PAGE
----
In this paper, a numerical method for obtaining a maximum likelihood estimate of allele age using both the frequency and the intra-allelic variation is developed. Here intra-allelic variation is measured by the number of segregating sites assuming a infinite alleles model of mutation for completely linked markers (each mutation is unique and creates a new haplotype). This model is at one extreme in terms of the assumptions: relatively high mutation rates producing novel alleles at linked variants (such as microsatellites) that are very close to the allele locus and do not undergo recombination. The model is best suited for analyzing, for example, microsatellite markers that are closely linked to an allele locus. Under this model the expected number of mutations follows a Poisson distribution with expectation and variance u T where T is the sum of the branch lengths on the genealogy and u is the overall rate of mutation for the region surrounding the allele locus. There is no analytical expression for the probability density of T and Monte Carlo simulations were therefore used to evaluate the likelihood and obtain a maximum likelihood estimate of the allele age.

[2] Rannala, B., and M. Slatkin. 1998. Likelihood analysis of disequilibrium gene mapping and related problems. American Journal of Human Genetics 62: 459-473. Download

The method developed in this paper uses the same BD approximation for the intra-allelic genealogy but considers a single linked locus with recurrent mutation between only two allele types and recombination on the interval between the allele locus and the marker. A maximum likelihood estimator of allele age is again developed using Monte Carlo simulations. This method is most appropriate for markers with few alleles (low mutation rates) such as single nucleotide polymorphisms (SNPs) but sufficiently far from the allele locus that multiple recombination events occur over the intraallelic genealogy.

[3] B. Rannala and J.P. Reeve. 2003. Joint Bayesian estimation of mutation location and age using linkage disequilibrium. Pacific Symposium on Biocomputing 8: 526-534. Download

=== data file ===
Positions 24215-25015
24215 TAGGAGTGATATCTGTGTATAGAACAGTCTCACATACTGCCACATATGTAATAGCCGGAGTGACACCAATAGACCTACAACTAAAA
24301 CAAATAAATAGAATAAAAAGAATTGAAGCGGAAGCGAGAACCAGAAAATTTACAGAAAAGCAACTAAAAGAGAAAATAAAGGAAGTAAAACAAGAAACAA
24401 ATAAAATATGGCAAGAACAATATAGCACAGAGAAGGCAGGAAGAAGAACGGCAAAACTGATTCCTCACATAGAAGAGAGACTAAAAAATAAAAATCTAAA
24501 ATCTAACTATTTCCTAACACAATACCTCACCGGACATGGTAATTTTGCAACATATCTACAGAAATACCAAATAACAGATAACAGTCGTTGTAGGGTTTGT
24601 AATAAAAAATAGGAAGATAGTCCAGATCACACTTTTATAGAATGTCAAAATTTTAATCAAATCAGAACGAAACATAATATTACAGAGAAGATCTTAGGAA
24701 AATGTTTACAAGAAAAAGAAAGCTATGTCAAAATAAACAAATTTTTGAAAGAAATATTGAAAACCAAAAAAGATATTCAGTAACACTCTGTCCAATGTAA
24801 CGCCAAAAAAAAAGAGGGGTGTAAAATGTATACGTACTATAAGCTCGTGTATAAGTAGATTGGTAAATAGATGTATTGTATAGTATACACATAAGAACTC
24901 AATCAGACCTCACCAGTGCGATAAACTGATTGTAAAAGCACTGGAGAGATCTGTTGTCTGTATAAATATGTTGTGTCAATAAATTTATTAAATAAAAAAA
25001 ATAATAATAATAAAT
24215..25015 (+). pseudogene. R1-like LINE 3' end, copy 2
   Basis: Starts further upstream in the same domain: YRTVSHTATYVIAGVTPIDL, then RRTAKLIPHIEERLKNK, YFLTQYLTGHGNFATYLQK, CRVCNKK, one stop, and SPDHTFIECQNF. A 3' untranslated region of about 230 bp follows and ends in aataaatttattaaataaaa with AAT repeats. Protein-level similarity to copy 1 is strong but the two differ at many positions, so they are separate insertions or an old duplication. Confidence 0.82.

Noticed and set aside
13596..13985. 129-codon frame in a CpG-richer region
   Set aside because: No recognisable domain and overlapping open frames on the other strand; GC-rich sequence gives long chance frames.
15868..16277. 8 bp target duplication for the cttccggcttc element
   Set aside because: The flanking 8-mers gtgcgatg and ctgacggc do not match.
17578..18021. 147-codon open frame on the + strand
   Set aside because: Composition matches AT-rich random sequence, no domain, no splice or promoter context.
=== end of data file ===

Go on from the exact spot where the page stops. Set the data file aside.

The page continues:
The method developed in this paper extends the allele age inference method to allow multiple linked genetic markers surrounding an allele and undergoing recombination (but assuming no mutation). It is assumed that a linkage map of the distances between markers (in units of cM) is available but the actual position of the allele may be unknown. A Bayesian algorithm is developed that allows the joint posterior density of the allele position and allele age to be estimated. In other words, the program provides a fine-scale map of the position as well as the age of an allele (usually the allele is associated with a phenotype, often a simple Mendelian disease). Two examples are presented using sample data for 23 restriction fragment length polymorphism (RFLP) markers spanning a total distance of 1.8 Mb from europeans carrying the most common mutation causing cystic fibrosis (CF) and analyzing a sample from the Finnish population for the mutation causing the disease diastrophic dysplasia (DTD) for 2 RFLP and 3 microsatellite markers spanning a total distance of 20 kb.

Review articles

[4] M. Slatkin and B. Rannala. 2000. Estimating allele age. Annual Review of Genomics and Human Genetics 1: 225-249. Download

[5] B. Rannala and G. Bertorelle. 2001. Using linked markers to infer the age of a mutation. Human Mutation 18: 87-100. [Download